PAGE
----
I n my company, I have to deal with many Spring based applications deployed on a Tomcat cluster. For each one, we set a property 'webapprootkey' in the web.xml file to avoid errors on startup. Today, I decided to dig about that (... erratum... I decided to tell Google to dig about that). Thus, I found this excellent post.
when deploying two applications build from the riot skeleton within the same Tomcat servlet container, you get an IllegalStateException: Web app root system property already set to different value: 'webapp.root' = [/Users/joe/Workspace/.metadata/.plugins/org.eclipse.wst.server.core/tmp0/webapps/webapp-A/] instead of [/Users/joe/Workspace/.metadata/.plugins/org.eclipse.wst.server.core/tmp0/webapps/webapp-B/] - Choose unique values for the 'webAppRootKey' context-param in your web.xml files!
I will try to explain where this comes from and how to circumvent it, but first the quick fix for the impatient reader: Place a context parameter named 'webAppRootKey' in every project's web.xml and assign a value to it, that is unique for every of your projects like the project name itself.
The webAppRootKey context parameter is introduced by Spring. Along with the WebAppRootListener it allows exposing the web applications root directory as a system property. The value of the context parameter 'webAppRootKey' names the system property to use. If the context parameter 'webAppRootKey' is not set in the application's web.xml, Spring chooses the default value 'app.root'. While some servlet containers like Resin do isolate each web application's system properties, others like Tomcat do not. And that's what the former mentioned IllegalStateException is telling us: The system property 'app.root' already contains the root directory of the first web application when Spring tries to assign the root directoty of the second application to it.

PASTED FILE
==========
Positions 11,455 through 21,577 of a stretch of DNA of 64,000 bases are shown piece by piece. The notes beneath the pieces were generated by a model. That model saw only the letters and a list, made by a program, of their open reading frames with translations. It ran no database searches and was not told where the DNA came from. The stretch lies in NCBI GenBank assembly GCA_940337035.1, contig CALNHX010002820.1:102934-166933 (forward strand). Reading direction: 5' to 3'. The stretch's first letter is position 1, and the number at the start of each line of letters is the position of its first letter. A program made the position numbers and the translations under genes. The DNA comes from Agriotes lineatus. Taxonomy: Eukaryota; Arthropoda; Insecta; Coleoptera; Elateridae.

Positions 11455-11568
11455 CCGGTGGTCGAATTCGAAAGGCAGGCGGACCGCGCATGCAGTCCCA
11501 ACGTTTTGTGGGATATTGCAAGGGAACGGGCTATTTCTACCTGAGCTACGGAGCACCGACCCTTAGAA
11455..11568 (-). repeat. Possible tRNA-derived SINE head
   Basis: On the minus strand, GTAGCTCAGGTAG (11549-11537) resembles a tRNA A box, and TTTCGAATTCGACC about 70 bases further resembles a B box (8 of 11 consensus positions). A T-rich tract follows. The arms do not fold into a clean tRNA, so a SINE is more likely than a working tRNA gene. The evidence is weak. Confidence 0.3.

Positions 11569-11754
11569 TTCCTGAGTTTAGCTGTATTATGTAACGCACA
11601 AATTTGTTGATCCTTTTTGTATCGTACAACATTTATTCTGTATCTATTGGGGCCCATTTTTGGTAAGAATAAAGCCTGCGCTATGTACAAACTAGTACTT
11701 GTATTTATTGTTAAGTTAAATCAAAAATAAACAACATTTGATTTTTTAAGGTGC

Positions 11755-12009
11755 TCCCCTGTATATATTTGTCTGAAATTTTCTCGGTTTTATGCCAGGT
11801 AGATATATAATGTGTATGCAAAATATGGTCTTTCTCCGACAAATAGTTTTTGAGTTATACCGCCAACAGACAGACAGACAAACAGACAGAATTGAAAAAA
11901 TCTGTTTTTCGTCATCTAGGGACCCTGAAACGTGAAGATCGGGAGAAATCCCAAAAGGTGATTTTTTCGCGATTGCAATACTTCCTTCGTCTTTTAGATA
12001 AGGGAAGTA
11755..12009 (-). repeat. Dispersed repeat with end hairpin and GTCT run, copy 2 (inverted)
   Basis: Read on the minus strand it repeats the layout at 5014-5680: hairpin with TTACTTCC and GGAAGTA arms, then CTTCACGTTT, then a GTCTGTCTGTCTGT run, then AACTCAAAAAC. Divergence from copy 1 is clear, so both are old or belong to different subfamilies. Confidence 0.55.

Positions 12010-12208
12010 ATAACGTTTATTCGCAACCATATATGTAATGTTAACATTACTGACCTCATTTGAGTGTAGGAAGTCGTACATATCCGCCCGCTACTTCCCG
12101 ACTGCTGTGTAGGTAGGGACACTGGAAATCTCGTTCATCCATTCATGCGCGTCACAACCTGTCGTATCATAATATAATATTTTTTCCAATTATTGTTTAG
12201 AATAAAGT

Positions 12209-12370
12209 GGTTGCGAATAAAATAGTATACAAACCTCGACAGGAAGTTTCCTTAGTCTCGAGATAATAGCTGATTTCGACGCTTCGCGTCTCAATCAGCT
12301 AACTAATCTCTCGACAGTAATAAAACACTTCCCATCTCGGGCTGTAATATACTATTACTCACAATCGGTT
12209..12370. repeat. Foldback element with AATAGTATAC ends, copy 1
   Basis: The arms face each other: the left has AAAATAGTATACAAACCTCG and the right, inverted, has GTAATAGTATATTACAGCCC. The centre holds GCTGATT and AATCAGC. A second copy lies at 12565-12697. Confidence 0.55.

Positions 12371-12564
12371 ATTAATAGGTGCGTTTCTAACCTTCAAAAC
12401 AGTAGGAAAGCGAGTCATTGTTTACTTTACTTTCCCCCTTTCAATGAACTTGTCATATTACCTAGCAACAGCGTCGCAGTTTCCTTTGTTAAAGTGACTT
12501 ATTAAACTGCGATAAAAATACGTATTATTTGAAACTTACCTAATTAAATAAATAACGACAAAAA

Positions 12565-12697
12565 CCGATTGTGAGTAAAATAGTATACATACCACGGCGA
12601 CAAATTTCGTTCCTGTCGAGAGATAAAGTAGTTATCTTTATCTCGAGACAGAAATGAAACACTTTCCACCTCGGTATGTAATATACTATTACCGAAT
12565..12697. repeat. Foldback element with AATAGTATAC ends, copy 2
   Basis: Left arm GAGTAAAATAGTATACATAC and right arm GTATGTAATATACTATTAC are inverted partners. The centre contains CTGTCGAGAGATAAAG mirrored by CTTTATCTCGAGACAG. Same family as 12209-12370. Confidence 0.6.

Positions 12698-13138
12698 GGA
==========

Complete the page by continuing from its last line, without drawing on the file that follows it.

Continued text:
Ok, that's the background information. A deeper look into the web.xml tells us, that there ist no WebAppRootListener configured. Why does this initialisation take place anyway? The stack trace from the exception reveals the culprit: The Log4jConfigListener also tries to set the webAppRootKey, because this is an interesting mechanism for the Spring/Log4j integration. It allows log and config file locations relative to the web applications root directory. The Log4jConfigListener supports three init parameters at the servlet context level: 'log4jConifgLocation', 'log4jRefreshInterval' and 'log4jExposeWebAppRoot'. See JavaDocs for more informations.
But, none of these parameters are set in the riot project skeleton's web.xml and none of the Log4jWebConfigureres features are used by the riot project skeleton. As long as you do stay with default log4j setup, the Log4jConfigListener is superflous.
At the end there are three possible solutions for the initial problem:
(1) Provide any of your applications with a unique 'webAppRootKey'.
(2) Set the servlet context parameter 'log4jExposeWebAppRoot' to 'false'. This eliminates the use of log file locations relative to the web application's root directory but still allows a log4j config location outside the classpath.
(3) Remove the 'Log4jConfigListener' from your application's web.xml.
What do you think is the best solution and should be incorporated into the riot skeleton project?
Head of Engineering